Primary malignant melanoma of the pineal region is exceedingly rare. We report a case of primary pineal malignant melanoma and review the literature.
Our patient was a 22-year-old Iranian woman without any significant past medical history, who was referred to our center with a four-week history of headache and gait disturbance. A magnetic resonance imaging study showed a solid mass in the pineal region causing obstructive hydrocephalus. A brain biopsy was performed and the histological examination indicated melanoma. No other additional melanocytic lesions were found elsewhere. Our patient underwent gross total resection. At the time of discharge she had fully recovered without any neurological deficits. Three weeks after discharge, she was readmitted to hospital with the diagnosis of distal deep vein thrombosis and pulmonary embolism; 12 weeks after the onset of her illness she died of cardiopulmonary arrest.
We have presented here a rare tumor, a primary malignant melanoma of the pineal region. To the best of our knowledge, this is the second-youngest patient with such a tumor reported in the literature.
Primary melanomas of the central nervous system (CNS) are unusual, with an incidence rate of 0.005 cases per 100,000 people . Those in the pineal region are extremely rare and difficult to diagnose . A primary pineal melanoma (PPM) is likely to arise from cells within the leptomeninges surrounding the pineal gland; these cells invade and replace the gland. The outcome for patients with a PPM is poor, particularly in those where it is accompanied by leptomeningeal dissemination .
We describe the case of the second-youngest patient reported in the literature with a primary pineal gland melanoma. Some key issues in the diagnosis and treatment, as well as a clinical summary of other patients reported in the literature, are discussed.
Our patient was a 22-year-old Iranian woman, without any significant past medical history, who presented at another institution with a four-week history of headache, 3 kg weight loss and gait disturbance. She was referred to our center for further evaluation. Our patient's pain was not relieved by pain medications such as aspirin. A week later, her symptoms worsened; she developed lethargy, vomiting, photophobia and incontinence of both sphincters. On neurological examination, our patient was alert and oriented and her speech was fluent and appropriate.
Hematologic findings, including a complete blood count, C-reactive protein level, electrolyte levels, erythrocyte sedimentation rate and hepatic enzyme levels, were all normal. Computed tomography showed a hyperdense mass in her pineal region and magnetic resonance imaging (MRI) of her brain revealed a solid mass in her pineal region causing obstructive hydrocephalus. The tumor measured 1.8×1.5×1.7cm (Figure 1A-D).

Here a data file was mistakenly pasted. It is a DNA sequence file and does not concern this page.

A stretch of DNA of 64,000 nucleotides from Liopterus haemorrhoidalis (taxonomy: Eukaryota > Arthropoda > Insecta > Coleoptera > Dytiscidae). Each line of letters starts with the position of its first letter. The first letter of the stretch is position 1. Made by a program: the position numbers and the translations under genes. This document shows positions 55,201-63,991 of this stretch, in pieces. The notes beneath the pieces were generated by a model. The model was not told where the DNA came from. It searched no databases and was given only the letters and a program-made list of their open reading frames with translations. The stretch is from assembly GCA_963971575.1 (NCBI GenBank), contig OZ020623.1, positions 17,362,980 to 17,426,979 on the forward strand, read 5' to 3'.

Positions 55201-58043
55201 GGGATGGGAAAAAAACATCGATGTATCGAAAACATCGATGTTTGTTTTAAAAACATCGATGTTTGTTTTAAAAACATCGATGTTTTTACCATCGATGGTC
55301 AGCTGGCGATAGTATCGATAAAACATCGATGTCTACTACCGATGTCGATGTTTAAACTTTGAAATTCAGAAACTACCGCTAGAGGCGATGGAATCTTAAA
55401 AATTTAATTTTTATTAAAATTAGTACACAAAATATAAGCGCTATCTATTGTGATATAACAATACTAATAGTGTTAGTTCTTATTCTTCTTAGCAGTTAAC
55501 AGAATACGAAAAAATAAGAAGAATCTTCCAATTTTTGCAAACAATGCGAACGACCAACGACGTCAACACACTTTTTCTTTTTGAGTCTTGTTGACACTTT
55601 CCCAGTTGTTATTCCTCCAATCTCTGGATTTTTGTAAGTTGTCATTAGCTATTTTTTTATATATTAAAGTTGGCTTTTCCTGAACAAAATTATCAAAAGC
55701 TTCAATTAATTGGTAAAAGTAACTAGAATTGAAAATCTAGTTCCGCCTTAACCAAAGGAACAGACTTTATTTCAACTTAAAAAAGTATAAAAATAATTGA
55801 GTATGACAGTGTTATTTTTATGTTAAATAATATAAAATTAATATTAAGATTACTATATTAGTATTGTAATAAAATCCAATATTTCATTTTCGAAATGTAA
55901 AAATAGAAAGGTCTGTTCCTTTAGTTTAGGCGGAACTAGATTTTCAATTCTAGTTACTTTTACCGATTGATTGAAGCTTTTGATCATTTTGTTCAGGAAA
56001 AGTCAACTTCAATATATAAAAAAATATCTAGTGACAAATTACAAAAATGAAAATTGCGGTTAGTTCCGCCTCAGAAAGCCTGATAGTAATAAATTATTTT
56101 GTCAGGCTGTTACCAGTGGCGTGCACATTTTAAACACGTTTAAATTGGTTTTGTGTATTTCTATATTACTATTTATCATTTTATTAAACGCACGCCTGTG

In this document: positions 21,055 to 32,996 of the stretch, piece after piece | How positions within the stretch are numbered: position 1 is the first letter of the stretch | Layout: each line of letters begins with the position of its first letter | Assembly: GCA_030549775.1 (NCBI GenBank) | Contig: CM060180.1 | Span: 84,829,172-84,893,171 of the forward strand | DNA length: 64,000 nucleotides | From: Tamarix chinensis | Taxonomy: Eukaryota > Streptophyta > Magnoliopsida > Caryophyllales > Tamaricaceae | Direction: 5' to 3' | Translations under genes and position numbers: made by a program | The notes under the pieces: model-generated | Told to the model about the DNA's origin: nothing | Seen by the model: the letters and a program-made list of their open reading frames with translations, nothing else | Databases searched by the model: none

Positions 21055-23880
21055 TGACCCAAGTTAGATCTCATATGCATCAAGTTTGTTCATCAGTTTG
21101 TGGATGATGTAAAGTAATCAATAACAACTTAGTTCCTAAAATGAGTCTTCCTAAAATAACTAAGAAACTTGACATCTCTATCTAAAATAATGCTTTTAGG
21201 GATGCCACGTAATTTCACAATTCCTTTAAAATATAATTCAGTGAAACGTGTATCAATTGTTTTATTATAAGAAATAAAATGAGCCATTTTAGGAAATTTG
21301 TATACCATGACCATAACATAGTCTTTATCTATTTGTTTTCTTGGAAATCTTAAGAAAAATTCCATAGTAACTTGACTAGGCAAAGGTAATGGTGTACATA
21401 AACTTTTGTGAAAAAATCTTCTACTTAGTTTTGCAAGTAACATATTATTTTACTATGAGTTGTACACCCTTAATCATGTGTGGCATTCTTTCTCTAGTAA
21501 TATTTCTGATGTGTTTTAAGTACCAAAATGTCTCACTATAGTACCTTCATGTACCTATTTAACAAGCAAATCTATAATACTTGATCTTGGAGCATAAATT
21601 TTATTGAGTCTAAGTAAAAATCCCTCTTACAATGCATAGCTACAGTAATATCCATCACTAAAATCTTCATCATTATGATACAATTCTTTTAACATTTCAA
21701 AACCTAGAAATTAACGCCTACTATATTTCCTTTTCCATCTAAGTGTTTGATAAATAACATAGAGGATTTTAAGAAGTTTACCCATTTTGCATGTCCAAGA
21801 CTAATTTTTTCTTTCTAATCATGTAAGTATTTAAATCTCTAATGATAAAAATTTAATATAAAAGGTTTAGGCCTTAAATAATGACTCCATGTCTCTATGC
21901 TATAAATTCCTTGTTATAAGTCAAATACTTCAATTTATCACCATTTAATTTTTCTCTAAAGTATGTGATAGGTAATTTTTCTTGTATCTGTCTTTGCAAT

Figure 1. Preoperative magnetic resonance images showing the mass in the pineal region. (A) Axial T1-weighted image showing a well demarcated, solid hypersignal mass in the pineal region. (B, C, D) Axial, coronal and sagittal T2-weighted images revealing a heterogeneous mass.
A stereotactic biopsy of her pineal region was performed using a right frontal trajectory. Histological sections revealed a pigmented tumor composed of large polygonal cells with epithelioid morphology, pleomorphic nuclei, prominent eosinophilic nuclei, abundant intracytoplasmic melanin pigment deposition and occasional mitotic figures with necrotic areas (Figure 2A-D). In an immunohistochemical study, the tumor cells displayed strong immunoreactivity for human melanoma black-45 and melan-A.
Figure 2. Histological findings of the pineal mass. (A, B) Nests of pleomorphic cellular tumor with infiltrative growth pattern containing melanin pigment. (C, D) Markedly hypercellular malignant melanoma with hyperchromatic pleomorphic nuclei and prominent nucleoli.
Ophthalmologic and dermatologic examinations as well as thoracic and abdominal scans uncovered no evidence of extracranial disease. The diagnosis of our patient was based on appropriate imaging studies, assessment by cytopathology and ruling out differential diagnoses.
Five days after admission, our patient underwent a craniotomy. A gross total resection of the tumor through a supracerebellar infratentorial approach and external ventricular drainage was performed. A black pigmented solitary tumor was seen with leptomeningeal dissemination.
Her postoperative length of stay in our intensive care unit was two weeks due to her developing pneumonia. Several repeat MRI scans of our patient’s brain showed no change in the pineal mass or further tumor dissemination. Our patient was discharged from the hospital three weeks after surgery. At the time of discharge she had fully recovered without any neurological deficits. Three weeks after discharge, she was readmitted with the diagnosis of distal deep vein thrombosis in her left leg. During treatment with anticoagulant therapy, our patient was diagnosed with a pulmonary embolism and was transferred to our intensive care unit. She died from a cardiopulmonary arrest four days later, having survived only 12 weeks from the start of her initial symptoms.